From The Slums To Successful CEO – An Inspirational Story – ValueTalks 5Jacob Wolinsky
Sorry (again) for the delay on the Tuesday issue of ValueTalks. Our podcast this episode conducted Raul Panganiban features an off-the beat highly inspirational story of someone who lived the American dream, JT Mccormick.
His father was a pimp and drug dealer with 23 children and his mother was an orphan with no family but him. This conversation is about how he did not make excuses for his situation and rose up to become a business leader - met multi millionaire JT McCormick now the CEO of Book In a Box.
Podcast embedded below with more details on his book I Got There: How I Overcame Racism, Poverty, and Abuse to Achieve the American Dream (which has a perfect five star rating on Amazon) below that.
You can listen to this interview on...
"I'm not a drug dealer.
I'm not a rapper.
I'm not an athlete.
But I am very successful."
That's not how you're supposed to open a speech if you're a successful businessman. Especially if you're a successful minority businessman in America.
But I'm no ordinary businessman, this was no ordinary speech, and I've had no ordinary life.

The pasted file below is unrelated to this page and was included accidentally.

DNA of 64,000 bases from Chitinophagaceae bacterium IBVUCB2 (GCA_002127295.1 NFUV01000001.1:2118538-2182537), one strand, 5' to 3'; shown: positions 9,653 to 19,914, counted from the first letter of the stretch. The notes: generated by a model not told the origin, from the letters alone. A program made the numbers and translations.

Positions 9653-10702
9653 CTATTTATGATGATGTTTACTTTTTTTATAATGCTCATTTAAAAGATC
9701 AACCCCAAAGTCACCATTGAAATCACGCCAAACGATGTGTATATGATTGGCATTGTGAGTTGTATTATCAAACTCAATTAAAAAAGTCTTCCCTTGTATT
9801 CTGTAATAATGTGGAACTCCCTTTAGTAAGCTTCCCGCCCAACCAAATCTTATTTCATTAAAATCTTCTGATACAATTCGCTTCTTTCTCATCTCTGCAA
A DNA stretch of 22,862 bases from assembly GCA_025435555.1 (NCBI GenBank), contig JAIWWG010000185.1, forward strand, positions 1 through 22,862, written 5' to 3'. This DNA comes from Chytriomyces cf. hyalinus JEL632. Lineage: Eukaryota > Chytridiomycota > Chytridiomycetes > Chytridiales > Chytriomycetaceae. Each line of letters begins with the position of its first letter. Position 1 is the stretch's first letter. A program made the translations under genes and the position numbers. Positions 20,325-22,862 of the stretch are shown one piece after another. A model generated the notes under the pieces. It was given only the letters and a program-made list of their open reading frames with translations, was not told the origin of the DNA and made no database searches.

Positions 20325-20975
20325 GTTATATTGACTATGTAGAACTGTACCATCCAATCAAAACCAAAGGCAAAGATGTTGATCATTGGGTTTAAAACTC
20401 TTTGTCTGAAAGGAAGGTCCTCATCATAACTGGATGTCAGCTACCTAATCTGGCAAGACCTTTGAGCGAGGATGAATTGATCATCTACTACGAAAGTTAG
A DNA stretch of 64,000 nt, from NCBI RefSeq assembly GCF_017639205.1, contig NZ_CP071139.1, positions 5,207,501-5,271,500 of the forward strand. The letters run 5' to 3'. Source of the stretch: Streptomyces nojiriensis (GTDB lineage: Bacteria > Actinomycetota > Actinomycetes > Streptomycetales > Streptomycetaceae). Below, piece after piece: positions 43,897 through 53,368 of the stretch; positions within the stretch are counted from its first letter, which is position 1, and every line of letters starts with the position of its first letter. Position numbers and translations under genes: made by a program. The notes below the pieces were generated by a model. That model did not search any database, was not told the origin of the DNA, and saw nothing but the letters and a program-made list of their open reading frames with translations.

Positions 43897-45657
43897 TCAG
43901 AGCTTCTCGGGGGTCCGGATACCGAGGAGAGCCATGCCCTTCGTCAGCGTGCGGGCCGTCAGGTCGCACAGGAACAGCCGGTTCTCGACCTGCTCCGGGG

JT McCormick shouldn't have succeeded.
He was born the mixed-race son of a negligent, drug-dealing pimp father and a struggling, single mother. He was raised in the slums of Dayton, Ohio, suffered incredible abuse and racism, and had multiple stints in the juvenile justice system. He barely graduated high school and has no college degree.
But succeed he did.
Starting by scrubbing toilets, JT hustled and worked his way into better opportunities, eventually finding incredible success in the mortgage industry. He was on top of the world.
And then it all fell apart. He lost his job, and his money.
But instead of stopping him, this setback became the springboard for him to reach even bigger heights--eventually growing and becoming President of a multimillion-dollar software company, and then CEO of a multimillion-dollar book-publishing start-up.
Gripping, heartbreaking, enlightening, and ultimately uplifting, I Got There proves that no obstacle is too difficult to conquer--and that the game can be won by anyone, from anywhere.